The point is, Jack was looking for a way to earn the largest residual in the shortest amount of time, but I wanted him to focus on the bigger picture.

It shouldn't be about a short-term windfall - I tried explaining to him - but rather a long-term career serving as a payments consultant to merchants. And this career would provide for his family for a long time to come.

Looking for a fair deal

A popular question on GS Online's MLS Forum as of late has been, Which is better: A 50/50 split or a 100% over a buy rate or interchange program? This column is too short to debate this issue in its entirety. I will say that there are many different compensation models and programs from which to choose.

The first deal I ever signed brought me only $18 in monthly revenue (but it was a restaurant processing over $50,000 in credit card transactions per month). I was definitely in a bad situation, but I ultimately got the bug for this business.

I wanted to sign more and more accounts. From Boston where I attended school, to my home in New York, I tried to solicit merchants and drum up new business.

But for me, residuals were never needed to pay a mortgage or rent, buy groceries or cover everyday living expenses. (If you are like I was just starting out, this is definitely the ideal situation to be in because residuals build slowly. They seem to build even more slowly when you need to cover everyday living expenses.)

I like that more and more young people are entering the industry. Those just finishing college or those embarking on their first careers have ample time and opportunity to make mistakes and very little need for capital. It makes for a great combination.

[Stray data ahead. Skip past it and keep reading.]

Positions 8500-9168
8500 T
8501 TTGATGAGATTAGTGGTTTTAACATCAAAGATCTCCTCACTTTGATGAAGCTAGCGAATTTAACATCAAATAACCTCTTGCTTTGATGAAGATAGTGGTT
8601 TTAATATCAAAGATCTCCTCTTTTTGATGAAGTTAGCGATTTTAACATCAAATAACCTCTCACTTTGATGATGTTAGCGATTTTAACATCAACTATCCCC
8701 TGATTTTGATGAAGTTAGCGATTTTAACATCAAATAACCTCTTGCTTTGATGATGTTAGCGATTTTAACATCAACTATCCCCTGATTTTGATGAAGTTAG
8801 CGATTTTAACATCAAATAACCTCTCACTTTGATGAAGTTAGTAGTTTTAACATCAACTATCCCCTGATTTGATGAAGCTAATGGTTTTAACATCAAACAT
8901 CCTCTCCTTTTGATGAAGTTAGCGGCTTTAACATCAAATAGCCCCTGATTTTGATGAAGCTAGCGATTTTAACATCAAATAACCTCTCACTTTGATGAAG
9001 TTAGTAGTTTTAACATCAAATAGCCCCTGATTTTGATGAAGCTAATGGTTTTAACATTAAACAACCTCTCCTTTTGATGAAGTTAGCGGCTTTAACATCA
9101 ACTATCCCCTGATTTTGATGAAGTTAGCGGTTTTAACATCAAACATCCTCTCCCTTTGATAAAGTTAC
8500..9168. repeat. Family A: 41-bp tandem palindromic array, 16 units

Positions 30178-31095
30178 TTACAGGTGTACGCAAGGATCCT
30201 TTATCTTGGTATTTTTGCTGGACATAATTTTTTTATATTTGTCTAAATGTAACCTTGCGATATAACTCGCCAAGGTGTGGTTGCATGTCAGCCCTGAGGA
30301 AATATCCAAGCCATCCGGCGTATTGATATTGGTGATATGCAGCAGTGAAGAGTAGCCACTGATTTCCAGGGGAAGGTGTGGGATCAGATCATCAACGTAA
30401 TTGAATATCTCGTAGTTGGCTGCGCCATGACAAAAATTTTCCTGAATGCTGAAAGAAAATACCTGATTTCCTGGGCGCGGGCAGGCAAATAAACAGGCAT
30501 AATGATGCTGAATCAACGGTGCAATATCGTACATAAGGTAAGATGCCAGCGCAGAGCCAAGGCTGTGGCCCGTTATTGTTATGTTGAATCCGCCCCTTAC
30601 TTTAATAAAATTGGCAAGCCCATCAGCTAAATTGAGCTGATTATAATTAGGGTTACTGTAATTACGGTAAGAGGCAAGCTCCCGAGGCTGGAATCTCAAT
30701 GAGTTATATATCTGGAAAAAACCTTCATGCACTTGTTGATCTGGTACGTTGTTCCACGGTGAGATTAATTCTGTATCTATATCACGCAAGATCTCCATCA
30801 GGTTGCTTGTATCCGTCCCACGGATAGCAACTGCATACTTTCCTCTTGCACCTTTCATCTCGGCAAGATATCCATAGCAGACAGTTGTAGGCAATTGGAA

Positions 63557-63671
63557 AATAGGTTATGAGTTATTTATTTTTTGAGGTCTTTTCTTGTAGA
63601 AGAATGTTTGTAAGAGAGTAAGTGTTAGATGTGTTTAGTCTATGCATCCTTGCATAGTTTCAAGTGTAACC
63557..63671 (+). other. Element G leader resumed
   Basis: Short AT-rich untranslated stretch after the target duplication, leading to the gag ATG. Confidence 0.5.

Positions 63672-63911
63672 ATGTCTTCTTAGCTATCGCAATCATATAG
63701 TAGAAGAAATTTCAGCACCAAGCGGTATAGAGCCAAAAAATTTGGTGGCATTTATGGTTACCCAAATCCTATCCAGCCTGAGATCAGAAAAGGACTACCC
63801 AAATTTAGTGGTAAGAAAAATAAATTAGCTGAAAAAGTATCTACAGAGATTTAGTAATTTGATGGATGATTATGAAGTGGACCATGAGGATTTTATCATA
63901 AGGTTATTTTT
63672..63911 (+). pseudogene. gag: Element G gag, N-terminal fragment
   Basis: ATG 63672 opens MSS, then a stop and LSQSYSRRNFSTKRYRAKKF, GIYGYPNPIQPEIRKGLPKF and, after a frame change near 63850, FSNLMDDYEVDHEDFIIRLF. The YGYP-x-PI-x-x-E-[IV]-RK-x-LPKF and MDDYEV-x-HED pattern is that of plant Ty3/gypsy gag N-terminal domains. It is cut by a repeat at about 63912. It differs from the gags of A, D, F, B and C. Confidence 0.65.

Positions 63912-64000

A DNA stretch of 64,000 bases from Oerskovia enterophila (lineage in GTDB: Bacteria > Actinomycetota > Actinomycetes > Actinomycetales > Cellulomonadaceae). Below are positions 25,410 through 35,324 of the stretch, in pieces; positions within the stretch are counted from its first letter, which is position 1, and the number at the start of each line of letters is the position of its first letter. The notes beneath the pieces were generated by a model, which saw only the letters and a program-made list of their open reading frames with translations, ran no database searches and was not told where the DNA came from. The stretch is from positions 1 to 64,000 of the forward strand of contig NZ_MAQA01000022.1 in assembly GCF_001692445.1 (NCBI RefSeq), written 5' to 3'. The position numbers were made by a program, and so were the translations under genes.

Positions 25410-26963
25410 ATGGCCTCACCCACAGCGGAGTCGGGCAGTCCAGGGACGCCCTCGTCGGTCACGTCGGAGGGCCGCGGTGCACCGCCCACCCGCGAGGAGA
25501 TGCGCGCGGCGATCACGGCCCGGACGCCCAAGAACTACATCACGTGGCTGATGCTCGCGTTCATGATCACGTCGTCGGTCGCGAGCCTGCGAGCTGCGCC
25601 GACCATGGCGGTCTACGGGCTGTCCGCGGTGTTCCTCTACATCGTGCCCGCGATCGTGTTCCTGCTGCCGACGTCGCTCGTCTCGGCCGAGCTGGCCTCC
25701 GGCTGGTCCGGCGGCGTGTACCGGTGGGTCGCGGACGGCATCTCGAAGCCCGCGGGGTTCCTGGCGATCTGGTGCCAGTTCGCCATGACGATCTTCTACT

Finding a win-win situation

Do I think the first deal I had was a mistake? Certainly not. After all, it got me into this business.

However, getting back to Jack, who feels he needs to "do everything" to make money in this business, I'll share something I often tell other potential ISOs:

You must choose your partners well, but you can still use multiple vendors for your processing, for gift and value cards, check services, leasing, etc.

What's important is that at the end of the day we (in this case EPI) need to be comfortable with the level of profitability we have on your accounts, and you need to be comfortable with the level of residual payout you receive from us.

Comparison shopping

The best advice I can give to newbies is to start slow. Build your residual stream and pipeline, and spread your residuals around. There are no "raw deals," just learning experiences.

If you become involved with a company that you don't think pays you well, don't just up and quit. Try another processor and see how the residuals compare.

Processors always want an ISO's or MLS' business. Chances are they would relish the opportunity to be pitted up against the competition rather than have you quit their program for good.

An example of this: advertisements in our industry's trade publications. There is always an "us versus them" mentality when it comes to which company has the better program. As an MLS, you can certainly take advantage of that.

Michael Nardy is Chief Executive Officer of Electronic Payments Inc. (EPI), a founding sponsor of the National Association of Payment Professionals and one of The Green Sheet magazine's Industry Leaders. EPI is one of the nation's fastest growing privately held payment processing companies offering ISO and MLS profitable partnership programs and cutting-edge tools to help their portfolios grow. To learn more about partnering with EPI, visit or e-mail Michael at

Article published in issue number 060802